A Glass Act

Did you know…

Next time you’re at Rosson House, take a look at the windows – the one just to the left of the front door is easiest to get close to – and you’ll likely notice that the window isn’t perfectly smooth or free of imperfections. That means the window you’re looking at is original to the time when Rosson House was built – 126 years ago. Some of the windows (including several of the interior transom windows and the large, beveled-edge plate glass window in the front of the house) are actually original to the home, and others were replaced with period-accurate windows during restoration, taking them from other turn-of-the-century buildings that were being torn down as Rosson House was being saved.

Before glass windows were readily available and affordable, windows were made of many things, including parchment, oilcloth, mica, or thin sheets of animal horn or animal skins. Sometimes they were simply window frames without anything in them, but with shutters to close against the elements or for security. Glassmaking in general is believed to have originated around 4,000 years ago in Mesopotamia. Glass was first used in windows – little more than small pieces of partially translucent glass set into walls – around 2,000 years ago in Roman bathhouses. As early as the 7th century CE, churches and monasteries in Europe were installing windows made of pieces of thick, flat, colored glass held together with iron and lead framework, like the square-shaped one you see here from St. Paul’s Monastery in Jarrow, England (which honestly reminds us of something you might find in a Frank Lloyd Wright home…)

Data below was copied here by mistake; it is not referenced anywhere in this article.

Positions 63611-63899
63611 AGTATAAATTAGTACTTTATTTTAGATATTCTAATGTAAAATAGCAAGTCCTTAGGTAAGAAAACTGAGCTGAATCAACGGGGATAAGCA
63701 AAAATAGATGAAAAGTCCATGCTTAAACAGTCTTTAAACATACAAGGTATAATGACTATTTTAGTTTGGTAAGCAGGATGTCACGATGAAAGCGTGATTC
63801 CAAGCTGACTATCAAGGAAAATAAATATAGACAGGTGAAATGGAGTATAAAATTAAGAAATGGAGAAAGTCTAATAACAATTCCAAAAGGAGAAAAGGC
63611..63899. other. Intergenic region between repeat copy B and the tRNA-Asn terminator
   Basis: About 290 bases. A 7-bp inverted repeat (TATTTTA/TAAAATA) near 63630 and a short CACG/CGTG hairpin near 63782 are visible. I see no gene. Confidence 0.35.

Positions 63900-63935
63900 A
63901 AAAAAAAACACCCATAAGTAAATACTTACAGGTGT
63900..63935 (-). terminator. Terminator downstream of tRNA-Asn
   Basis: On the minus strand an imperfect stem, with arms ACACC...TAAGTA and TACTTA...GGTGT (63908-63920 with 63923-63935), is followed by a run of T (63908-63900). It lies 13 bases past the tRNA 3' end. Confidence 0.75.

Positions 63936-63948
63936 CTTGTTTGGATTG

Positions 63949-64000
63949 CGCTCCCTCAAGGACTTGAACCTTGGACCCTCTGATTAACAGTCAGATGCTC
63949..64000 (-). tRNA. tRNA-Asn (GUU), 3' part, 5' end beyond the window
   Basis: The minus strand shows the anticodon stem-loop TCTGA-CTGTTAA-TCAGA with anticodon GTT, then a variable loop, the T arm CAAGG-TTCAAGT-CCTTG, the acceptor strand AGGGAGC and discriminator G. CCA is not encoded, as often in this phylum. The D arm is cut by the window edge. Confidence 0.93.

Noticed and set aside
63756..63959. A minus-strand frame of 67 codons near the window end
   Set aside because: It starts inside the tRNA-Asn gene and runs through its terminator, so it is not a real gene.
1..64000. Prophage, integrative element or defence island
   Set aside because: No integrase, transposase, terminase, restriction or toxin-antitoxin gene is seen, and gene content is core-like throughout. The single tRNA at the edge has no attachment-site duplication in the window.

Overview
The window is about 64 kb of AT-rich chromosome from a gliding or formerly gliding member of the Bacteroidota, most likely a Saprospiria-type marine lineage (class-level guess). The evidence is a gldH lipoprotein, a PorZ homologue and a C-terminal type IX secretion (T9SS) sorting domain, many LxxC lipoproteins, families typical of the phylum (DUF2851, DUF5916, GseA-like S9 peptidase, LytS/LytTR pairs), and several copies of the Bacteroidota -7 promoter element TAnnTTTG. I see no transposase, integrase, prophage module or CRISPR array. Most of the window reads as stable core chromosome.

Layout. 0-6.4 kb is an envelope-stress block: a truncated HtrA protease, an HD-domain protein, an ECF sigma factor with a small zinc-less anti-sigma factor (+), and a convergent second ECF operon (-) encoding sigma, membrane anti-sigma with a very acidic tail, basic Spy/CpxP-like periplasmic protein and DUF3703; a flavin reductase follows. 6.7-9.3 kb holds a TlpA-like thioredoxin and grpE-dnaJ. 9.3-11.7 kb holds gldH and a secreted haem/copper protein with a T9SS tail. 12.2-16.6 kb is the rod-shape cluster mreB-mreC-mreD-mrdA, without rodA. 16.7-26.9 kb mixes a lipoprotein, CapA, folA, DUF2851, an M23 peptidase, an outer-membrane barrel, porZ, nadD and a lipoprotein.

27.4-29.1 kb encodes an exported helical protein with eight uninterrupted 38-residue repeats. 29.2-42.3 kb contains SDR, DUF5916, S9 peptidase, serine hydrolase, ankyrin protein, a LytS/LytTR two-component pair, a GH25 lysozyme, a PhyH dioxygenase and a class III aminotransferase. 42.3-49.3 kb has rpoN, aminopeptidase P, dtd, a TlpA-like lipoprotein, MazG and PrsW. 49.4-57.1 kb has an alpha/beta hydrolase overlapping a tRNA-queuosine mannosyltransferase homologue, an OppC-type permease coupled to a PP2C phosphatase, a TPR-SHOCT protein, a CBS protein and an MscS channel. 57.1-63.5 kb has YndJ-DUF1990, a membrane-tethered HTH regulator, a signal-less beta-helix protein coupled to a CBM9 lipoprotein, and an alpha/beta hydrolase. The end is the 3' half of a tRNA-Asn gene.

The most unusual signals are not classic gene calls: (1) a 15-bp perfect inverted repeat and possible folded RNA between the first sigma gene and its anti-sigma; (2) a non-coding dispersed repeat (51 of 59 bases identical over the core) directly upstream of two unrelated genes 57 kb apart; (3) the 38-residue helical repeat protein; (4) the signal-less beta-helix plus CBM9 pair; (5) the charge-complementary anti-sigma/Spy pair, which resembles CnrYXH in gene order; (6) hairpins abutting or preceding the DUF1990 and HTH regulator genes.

• Seeing Red

    Ruby or cranberry glass was popular, both before and during the Victorian Era. Why? Some may have liked the color, as rich, deep hues were considered fashionable at the time Rosson House was built, but others may have just seized the opportunity to show off. Because though glass is made up of a combination of silica sand, soda ash/potash, and limestone, if you want your glass to be a specific color, you add a certain powdered metal oxide or sulfide to it. And with red glass, that oxide is gold, making it more rare and more expensive. It’s no accident that the only red transom windows in the Rosson House face the most public rooms – the foyer, formal parlor, and dining room. The better to show off, my dear! But they aren’t quite as expensive as they may seem – being either an example of ruby flashing, where a layer of colored glass is added to the outside of clear glass, or of staining, where glass is painted with a chemical and then fired, creating a color change. Both of theses methods were used to create affordable glassware with the appearance of more expensive fully-colored glass. And we think they’re beautiful, regardless!


     

It wasn’t until the 16th century that glass windows became common in ordinary homes. Windows panes were created by blowing glass into a cylindrical shape, and then cutting the still-malleable glass into smaller pieces, or blowing it into a sphere that would be flattened into a glass disk, like in the window pictured at the top of the page. The windows themselves would then be made of these smaller, albeit thick pieces held together with metal framework. Glass windows like these were available in Colonial America, but if you wanted any kind of glass – mostly windows and bottles at this time – it had to be shipped across the Atlantic on a months-long trip. The first glasshouse in America was built in Jamestown, VA in 1608, but scholars don’t think it stayed in business more than a couple of years. Though others tried and may have been successful on a smaller scale, it wasn’t until Caspar Wistar founded the United Glass Company in Alloway, NJ in 1739 that a large-scale glasshouse was successfully established in America.